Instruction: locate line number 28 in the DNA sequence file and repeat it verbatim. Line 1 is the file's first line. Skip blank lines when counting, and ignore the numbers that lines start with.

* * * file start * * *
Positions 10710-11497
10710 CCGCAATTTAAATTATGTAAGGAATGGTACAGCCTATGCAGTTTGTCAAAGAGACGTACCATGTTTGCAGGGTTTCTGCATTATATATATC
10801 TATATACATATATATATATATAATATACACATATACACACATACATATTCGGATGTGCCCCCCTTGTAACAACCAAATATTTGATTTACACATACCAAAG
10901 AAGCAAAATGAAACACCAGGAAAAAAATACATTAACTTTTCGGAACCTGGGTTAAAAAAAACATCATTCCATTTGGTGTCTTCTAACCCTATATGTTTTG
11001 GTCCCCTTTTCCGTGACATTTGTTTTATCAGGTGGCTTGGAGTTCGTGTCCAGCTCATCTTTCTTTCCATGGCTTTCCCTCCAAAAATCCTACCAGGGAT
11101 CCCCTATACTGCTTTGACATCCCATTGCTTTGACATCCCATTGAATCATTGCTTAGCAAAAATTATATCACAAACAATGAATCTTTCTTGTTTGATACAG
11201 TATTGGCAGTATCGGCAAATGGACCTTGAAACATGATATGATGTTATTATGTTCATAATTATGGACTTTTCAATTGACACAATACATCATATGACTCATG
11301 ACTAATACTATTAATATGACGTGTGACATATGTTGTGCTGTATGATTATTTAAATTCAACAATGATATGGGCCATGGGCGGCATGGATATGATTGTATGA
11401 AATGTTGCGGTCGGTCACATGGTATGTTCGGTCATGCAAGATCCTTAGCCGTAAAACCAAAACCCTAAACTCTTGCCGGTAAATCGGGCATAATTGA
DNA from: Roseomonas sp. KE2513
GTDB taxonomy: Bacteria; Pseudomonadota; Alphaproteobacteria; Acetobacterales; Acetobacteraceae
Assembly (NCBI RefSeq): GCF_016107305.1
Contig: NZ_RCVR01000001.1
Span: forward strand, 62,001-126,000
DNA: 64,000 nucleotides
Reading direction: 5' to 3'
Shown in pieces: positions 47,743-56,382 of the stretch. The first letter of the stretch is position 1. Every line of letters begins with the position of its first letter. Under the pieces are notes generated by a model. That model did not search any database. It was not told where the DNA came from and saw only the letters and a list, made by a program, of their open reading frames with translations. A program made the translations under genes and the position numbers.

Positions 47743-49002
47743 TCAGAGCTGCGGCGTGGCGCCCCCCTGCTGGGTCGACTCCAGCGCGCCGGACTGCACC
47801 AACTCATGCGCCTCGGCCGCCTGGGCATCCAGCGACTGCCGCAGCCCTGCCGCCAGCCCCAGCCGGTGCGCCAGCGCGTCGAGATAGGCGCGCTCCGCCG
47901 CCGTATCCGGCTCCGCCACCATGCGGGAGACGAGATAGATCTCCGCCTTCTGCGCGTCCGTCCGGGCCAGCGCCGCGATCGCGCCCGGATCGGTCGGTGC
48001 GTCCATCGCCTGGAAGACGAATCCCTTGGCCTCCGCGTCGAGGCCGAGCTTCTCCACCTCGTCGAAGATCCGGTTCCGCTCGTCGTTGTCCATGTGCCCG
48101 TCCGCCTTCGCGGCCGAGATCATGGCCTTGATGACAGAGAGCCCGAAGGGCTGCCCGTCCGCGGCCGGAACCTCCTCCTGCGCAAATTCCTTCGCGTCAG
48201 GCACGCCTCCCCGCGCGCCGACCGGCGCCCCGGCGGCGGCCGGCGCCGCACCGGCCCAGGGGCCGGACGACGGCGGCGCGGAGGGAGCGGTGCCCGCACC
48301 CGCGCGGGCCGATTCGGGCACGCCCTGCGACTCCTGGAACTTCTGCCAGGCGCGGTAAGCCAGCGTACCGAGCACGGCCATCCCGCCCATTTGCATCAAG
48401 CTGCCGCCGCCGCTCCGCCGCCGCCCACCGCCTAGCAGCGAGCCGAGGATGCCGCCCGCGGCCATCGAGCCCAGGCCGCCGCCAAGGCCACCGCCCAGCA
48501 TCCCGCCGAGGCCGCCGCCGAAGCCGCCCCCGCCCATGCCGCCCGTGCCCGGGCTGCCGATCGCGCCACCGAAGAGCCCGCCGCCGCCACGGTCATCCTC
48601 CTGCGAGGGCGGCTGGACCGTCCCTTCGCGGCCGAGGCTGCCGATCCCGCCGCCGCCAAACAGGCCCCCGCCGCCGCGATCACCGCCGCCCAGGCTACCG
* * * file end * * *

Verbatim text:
48601 CTGCGAGGGCGGCTGGACCGTCCCTTCGCGGCCGAGGCTGCCGATCCCGCCGCCGCCAAACAGGCCCCCGCCGCCGCGATCACCGCCGCCCAGGCTACCG